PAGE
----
Data Protection Considerations in EU Competition Law - A Natural Evolution or Disruptive Development?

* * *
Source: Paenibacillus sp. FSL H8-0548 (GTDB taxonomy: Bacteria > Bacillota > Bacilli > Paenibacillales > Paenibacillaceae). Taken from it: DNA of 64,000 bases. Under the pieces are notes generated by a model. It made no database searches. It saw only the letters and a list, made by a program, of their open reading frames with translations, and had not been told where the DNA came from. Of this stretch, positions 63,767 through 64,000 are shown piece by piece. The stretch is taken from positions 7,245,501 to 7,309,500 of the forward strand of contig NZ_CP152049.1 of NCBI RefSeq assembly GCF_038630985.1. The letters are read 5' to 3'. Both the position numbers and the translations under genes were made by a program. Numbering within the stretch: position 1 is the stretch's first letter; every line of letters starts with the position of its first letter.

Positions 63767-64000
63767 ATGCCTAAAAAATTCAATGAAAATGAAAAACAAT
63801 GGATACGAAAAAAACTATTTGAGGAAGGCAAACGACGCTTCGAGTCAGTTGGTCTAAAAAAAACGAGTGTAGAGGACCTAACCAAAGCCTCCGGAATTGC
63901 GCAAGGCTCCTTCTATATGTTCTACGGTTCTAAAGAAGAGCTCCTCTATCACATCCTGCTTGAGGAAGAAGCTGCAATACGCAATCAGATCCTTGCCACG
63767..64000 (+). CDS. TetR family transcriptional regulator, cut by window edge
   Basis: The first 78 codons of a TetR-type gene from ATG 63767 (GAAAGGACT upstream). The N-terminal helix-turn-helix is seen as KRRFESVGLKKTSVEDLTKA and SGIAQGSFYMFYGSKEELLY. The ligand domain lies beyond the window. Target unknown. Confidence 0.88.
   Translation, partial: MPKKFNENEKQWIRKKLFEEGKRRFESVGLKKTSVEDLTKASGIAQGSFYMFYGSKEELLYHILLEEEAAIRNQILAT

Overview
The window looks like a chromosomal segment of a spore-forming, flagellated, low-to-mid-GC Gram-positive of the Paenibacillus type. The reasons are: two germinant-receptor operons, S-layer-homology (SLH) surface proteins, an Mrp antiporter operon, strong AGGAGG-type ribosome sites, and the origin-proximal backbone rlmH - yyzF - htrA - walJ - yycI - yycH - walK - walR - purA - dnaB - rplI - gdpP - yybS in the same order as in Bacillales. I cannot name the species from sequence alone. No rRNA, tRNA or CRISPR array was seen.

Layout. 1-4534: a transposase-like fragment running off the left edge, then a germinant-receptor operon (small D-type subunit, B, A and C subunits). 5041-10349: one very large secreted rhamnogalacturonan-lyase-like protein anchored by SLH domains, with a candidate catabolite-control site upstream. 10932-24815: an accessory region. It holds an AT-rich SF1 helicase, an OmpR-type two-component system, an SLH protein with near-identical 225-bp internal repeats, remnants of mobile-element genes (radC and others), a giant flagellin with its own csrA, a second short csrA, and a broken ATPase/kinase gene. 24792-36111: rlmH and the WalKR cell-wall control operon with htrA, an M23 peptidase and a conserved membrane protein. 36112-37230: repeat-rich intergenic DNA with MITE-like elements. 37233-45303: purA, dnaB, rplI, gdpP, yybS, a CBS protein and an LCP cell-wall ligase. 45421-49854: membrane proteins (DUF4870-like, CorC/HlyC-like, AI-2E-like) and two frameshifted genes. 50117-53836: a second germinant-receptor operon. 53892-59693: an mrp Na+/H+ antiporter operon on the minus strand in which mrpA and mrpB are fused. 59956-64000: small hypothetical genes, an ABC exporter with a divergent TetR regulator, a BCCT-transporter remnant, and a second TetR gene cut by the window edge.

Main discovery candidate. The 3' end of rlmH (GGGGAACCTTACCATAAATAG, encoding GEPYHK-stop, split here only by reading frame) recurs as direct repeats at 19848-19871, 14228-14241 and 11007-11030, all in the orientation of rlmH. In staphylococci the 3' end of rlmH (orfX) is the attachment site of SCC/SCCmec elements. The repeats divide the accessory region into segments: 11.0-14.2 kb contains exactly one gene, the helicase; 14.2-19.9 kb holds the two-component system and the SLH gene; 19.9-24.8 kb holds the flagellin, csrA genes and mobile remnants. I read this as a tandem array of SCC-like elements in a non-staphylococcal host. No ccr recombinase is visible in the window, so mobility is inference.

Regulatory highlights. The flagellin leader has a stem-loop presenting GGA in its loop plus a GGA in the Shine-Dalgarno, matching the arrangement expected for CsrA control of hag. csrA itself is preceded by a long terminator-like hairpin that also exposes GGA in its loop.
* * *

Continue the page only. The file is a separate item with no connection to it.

Abstract: It goes without saying that the world that we live in is becoming increasingly digitised. People communicate on Facebook, order products on Amazon, and use Google Search to find everything the Internet has to offer. A common denominator of these services is that they are all offered for free. Instead of requiring payment, the business model of such undertakings is to maximise data collection on its users, establish their preferences, and sell advertisement space to other undertakings that benefit from targeted advertising. Data has consequently become an essential component of thriving in the digital era. While the collection of (personal) data is mostly a concern related to data protection laws, many of the digital markets are dominated by extremely large market players. Search engines have Google, online retail has Amazon, consumer communication has Facebook; the list goes on. In turn, certain harmful behaviour conducted by large undertakings is precluded through the application of competition law. The commercialisation of data and personal data has led to the intersection between data protection law and competition law. As such, a question arises whether data protection considerations can be taken into account in competition law. The thesis examines how, and in which ways, data protection considerations can form part of the competitive assessment in EU law. The thesis explains the roles of data and personal data in the digital era and how their processing can both lead to positive and negative effects vis-à-vis consumers. It continues to explore the commonalities and divergences between EU data protection law and EU competition law. Although being separate legal instruments, it is demonstrated that they share a lot of similarities. Having described the legal frameworks, the thesis analyses cases comprising the latest application of competition law treating data protection-related questions. While finding that institutions generally avoid directly applying data protection considerations in competition law, it is shown that some data protection-related concepts have been injected into the competitive assessment. As conclusion, the thesis acknowledges that data protection considerations can form part of the competitive assessment in EU law in different ways. However, it is noted that the interactions between EU data protection law and EU competition law are still largely unexplored. Guidance from the relevant EU institutions is therefore required to bring about much needed legal certainty.
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